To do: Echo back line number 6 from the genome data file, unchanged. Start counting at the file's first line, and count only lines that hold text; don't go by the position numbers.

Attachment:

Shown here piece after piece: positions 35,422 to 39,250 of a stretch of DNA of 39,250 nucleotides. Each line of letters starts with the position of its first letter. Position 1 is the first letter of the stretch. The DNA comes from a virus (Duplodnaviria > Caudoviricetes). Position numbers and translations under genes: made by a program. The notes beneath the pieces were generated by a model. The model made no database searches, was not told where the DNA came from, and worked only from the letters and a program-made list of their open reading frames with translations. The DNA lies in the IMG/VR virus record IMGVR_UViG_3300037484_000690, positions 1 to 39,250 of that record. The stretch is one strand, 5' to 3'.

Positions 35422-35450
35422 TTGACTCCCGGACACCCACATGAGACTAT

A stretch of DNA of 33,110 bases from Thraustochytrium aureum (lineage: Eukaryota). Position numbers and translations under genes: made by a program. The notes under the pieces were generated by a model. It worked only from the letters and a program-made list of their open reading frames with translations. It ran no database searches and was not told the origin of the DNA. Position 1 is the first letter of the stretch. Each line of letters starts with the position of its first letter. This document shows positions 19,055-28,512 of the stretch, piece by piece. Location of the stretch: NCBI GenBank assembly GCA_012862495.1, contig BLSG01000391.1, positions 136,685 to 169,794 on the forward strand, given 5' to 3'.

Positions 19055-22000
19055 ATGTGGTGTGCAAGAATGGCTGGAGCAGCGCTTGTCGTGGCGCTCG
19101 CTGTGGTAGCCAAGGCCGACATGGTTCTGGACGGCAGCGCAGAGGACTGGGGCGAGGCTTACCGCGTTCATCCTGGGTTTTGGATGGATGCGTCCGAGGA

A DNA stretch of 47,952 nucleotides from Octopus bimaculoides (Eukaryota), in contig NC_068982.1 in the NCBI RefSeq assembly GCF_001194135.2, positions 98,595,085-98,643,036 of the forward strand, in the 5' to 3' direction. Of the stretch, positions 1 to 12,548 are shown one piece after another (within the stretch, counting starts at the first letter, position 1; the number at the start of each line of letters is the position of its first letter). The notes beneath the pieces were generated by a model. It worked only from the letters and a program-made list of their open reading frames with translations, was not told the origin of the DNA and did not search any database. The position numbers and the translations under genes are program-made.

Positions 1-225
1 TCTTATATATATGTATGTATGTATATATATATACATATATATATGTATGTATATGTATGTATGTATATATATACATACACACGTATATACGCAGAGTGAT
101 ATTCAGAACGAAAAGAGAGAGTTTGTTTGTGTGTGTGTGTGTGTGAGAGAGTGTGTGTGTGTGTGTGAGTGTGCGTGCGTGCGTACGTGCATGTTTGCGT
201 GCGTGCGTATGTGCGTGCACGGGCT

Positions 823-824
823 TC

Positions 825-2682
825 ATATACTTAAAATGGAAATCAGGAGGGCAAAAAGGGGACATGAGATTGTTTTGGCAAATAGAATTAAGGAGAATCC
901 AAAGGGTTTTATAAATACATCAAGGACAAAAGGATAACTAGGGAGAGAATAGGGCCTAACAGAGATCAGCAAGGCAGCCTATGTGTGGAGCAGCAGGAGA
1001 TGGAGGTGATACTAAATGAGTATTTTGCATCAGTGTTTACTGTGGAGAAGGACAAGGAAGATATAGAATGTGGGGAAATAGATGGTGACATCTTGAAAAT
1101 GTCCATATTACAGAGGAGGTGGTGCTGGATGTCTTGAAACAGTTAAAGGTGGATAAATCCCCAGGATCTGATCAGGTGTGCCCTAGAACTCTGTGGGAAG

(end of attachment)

19055 ATGTGGTGTGCAAGAATGGCTGGAGCAGCGCTTGTCGTGGCGCTCG